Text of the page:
Cindy Bella (or The Glass Slipper) by Irina Brook and Anna Brownsted. Directed by Irina Brook.
Reviewed by J. Peter Bergman
"A cacophony of ‘Belles’... "
Rossini’s comic opera "La Cenerentola" is based on the fairy tale of Cinderella. It has no fairy godmother and no wicked step-mother. The prince is disguised as his own servant and the servant is playing the role of his own master. And there is a magician who works for the Prince who does some scoping out of the territory. At Shakespeare and Company the resident director Irina Brook has blended elements of this altered tale with elements of its source to create the new show "Cindy Bella."
Set in Italy, in the present, and mostly at the Bar Magnifico where Cindy works for her step-father, it is a hilarious take on the tale. Cindy is a rampant accordion player and wears large, black-rimmed eyeglasses. Her step-sisters Clorinda and Tisbe gab incessantly and rarely say anything worthwhile ("Classical music is so stressful"). Don Magnifico, or step-dad, is a pompous old blowhard who wields a gun and threatens suicide.
Into this arena comes a modest Scotsman (really the Prince, Don Ramiro), an elderly Indian beggar woman (really Alidoro, the Prince’s emissary) and the Prince himself (the chauffeur Dandini). What follows the appearance of this trio of glories is what makes the story so special. There is also a gay dress-maker, but the less said about him the better, although I did love his outfit.
Heather Fisch plays Cindy whose real name is Angelina. She is totally charming and ultimately totally pretty. She has a soft, charming singing voice, seems to actually play the accordion and acts the role with a simplicity that makes her often senseless reactions to things seem absolutely right. As a contrast to the other women in the show she is that spark of reality that allows everything else, outrageous as things get, appear to be just as based in reality. Fisch is a find for this company. Her crooning of Puccini’s ‘O, mio babbino Caro" from Gianni Schicchi is perfect.
David Joseph as the over-the-top "Prince" (actually Dandini) is hilarious. He has never been funnier in any of his characterizations and when he sings "O Solo Mio/It’s Now or Never" you know he means business. He wears out-sized costume pieces well and he moves with the grace of a gazelle.
Renée Margaret Speltz is an exotic Alidora. She handles her many variants on her role well and plays with sincerity and the agility to adapt herself to every situation.
Scott Renzoni is the real Prince and he carries it off with an unanticipated gracefulness. As he comes out of the odd shell in which the Prince has buried himself to test the honesty of women he becomes more and more a man and thence more attractive. It’s a sweet performance for his character is in love with the right woman from the very beginning of the show even though it takes the right shoe, and I mean the right shoe, to prove his point.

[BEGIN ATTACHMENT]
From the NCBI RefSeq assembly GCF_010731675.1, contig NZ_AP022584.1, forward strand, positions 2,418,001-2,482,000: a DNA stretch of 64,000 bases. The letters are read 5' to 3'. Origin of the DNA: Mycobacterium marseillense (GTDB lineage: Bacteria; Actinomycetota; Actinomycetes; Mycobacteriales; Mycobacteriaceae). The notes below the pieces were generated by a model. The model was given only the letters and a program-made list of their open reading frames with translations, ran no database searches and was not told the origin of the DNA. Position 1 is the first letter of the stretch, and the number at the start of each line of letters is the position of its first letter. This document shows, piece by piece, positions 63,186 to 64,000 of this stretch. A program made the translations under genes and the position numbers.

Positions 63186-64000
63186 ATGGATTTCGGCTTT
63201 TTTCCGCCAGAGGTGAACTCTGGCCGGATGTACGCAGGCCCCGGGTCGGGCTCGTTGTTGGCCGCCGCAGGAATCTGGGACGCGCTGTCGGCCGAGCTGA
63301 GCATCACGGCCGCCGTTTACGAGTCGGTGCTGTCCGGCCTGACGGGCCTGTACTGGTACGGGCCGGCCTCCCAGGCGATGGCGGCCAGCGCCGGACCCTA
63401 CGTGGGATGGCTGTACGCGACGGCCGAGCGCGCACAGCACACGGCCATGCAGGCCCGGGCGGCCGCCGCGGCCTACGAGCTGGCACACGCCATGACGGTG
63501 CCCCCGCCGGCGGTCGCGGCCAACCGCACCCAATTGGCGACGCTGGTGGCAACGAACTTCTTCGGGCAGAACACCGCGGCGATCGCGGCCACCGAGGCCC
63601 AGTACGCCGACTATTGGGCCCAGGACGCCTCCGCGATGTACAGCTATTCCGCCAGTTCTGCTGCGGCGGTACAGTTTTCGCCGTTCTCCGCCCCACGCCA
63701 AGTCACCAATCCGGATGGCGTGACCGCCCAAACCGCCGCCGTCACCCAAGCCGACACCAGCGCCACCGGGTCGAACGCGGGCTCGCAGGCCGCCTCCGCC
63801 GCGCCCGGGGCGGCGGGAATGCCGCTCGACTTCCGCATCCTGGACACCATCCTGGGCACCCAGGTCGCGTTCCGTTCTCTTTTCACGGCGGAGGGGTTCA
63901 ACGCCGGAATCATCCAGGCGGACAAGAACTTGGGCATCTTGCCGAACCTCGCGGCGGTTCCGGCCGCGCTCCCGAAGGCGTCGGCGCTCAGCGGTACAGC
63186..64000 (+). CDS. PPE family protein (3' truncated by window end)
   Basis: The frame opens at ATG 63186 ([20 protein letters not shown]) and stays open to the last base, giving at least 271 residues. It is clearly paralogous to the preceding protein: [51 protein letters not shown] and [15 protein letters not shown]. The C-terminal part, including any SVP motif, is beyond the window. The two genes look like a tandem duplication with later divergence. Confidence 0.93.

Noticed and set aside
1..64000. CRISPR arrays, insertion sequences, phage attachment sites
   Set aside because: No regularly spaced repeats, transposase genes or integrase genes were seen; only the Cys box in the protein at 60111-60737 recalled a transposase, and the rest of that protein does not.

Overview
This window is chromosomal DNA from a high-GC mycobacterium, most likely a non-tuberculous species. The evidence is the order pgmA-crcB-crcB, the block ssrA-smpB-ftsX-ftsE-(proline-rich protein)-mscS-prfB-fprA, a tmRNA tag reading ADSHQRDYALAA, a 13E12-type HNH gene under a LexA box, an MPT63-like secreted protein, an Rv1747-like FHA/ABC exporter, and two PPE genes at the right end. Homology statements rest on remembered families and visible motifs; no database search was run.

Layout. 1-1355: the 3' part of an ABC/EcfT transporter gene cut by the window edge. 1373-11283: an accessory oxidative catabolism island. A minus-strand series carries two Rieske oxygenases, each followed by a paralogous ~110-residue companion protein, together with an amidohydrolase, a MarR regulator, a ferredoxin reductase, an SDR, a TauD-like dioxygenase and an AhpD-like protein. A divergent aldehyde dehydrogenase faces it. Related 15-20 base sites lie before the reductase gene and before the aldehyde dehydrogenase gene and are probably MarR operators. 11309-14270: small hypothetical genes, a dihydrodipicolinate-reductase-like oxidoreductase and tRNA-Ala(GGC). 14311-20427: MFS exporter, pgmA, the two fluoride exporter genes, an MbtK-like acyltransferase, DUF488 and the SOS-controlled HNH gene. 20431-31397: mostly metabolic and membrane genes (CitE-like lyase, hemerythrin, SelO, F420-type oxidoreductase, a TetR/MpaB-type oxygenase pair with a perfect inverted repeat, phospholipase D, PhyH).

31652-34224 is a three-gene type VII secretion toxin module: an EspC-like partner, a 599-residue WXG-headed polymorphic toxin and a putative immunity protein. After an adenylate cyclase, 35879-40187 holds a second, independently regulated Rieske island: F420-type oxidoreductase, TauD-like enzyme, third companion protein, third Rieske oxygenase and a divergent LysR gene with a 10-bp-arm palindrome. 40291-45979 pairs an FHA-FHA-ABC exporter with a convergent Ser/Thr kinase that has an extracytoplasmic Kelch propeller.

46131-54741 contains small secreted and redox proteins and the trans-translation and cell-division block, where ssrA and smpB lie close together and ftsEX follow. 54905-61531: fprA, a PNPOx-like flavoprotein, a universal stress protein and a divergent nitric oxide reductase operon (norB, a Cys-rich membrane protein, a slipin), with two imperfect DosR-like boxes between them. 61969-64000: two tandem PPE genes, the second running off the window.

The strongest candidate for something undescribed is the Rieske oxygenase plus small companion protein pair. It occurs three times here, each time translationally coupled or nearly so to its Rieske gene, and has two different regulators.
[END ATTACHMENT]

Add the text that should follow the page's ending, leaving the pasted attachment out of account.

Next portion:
Clorinda and Tisbe are played by Dana Harrison and Caley Milliken. These women have never been funnier. Harrison, in particular, in dialogue that feels ad-libbed rather than scripted, constantly amuses. Whether displaying meanness, or greed, or lust, or slight musical abilities - their renditions of "Fever" and "Mr. Prince-Man" are a must-see ("There are seven more verses" Clorinda calls out on her exit) - these two women are half the show.
It is Benjamin Luxon who brings voice to the piece, however. He is the only actor whose voice is consistently audible and understandable in the Founders’ Theatre space. He plays the father brilliantly, sober or drunk, alert or half-asleep. Perhaps it is the combination of his opera background and the operatic source, but he is consistently wonderful as Don Magnifico. If the rest of this excellent cast could take their vocal production cues from him the show, already a laugh-riot, would be an actual WOW.
The set and props have been eloquently designed by Ralph T. Randle and the effective lighting is by John Elder. Michael Pfeiffer’s sound design work leaves something to be desired, like levels that still allow the actors to be heard, but other than that it is smartly achieved. The songs, borrowed from Puccini, Irving Berlin, Rossini and others work well as pointed parody pieces. The fun costumes are uncredited in the program but were constructed by Kadie Midlam, Jim Day and Govane Lohbauer.
What director/author Irina Brook has done well she has done very well indeed. The show has a constant sense of activity and movement. She has given her actors specifics to play that instantly delineate their characters. If, indeed, the two sisters are making up lines as they go along - which is the sense of their dialogue - then Brook has guided them in the right directions. What she has not done is to orchestrate the quiet moments properly. The opening of the play where Cindy is alone is draggy and stagnant; the storm scene with Alidora is uncomfortably awkward. The final dance, a dibble dance without Susan Dibble, is appropriately Italianate and helps to button the play nicely.
There aren’t many chances to see this show and the show is a lot of fun, just the thing to brighten the holiday season. With general seating you may end up a part of the play, by the way, so you take your chances wherever you are. As I see it, watching the fun or joining the fun the outcome is fun for everyone, kids and adults alike.
Heather Fisch as Cindy; photo: Kevin Sprague
Scott Renzoni as Don Ramiro; photo: Kevin Sprague
David Joseph, Caley Milliken and Benjamin Luxon (with woman not in current cast); photo: Kevin Sprague
Cindy Bella plays weekends in the Founders’ Theatre at Shakespeare and Company in Lenox, MA only through December 20. All tickets are $34. Call the box office for reservations, 413-637-3353.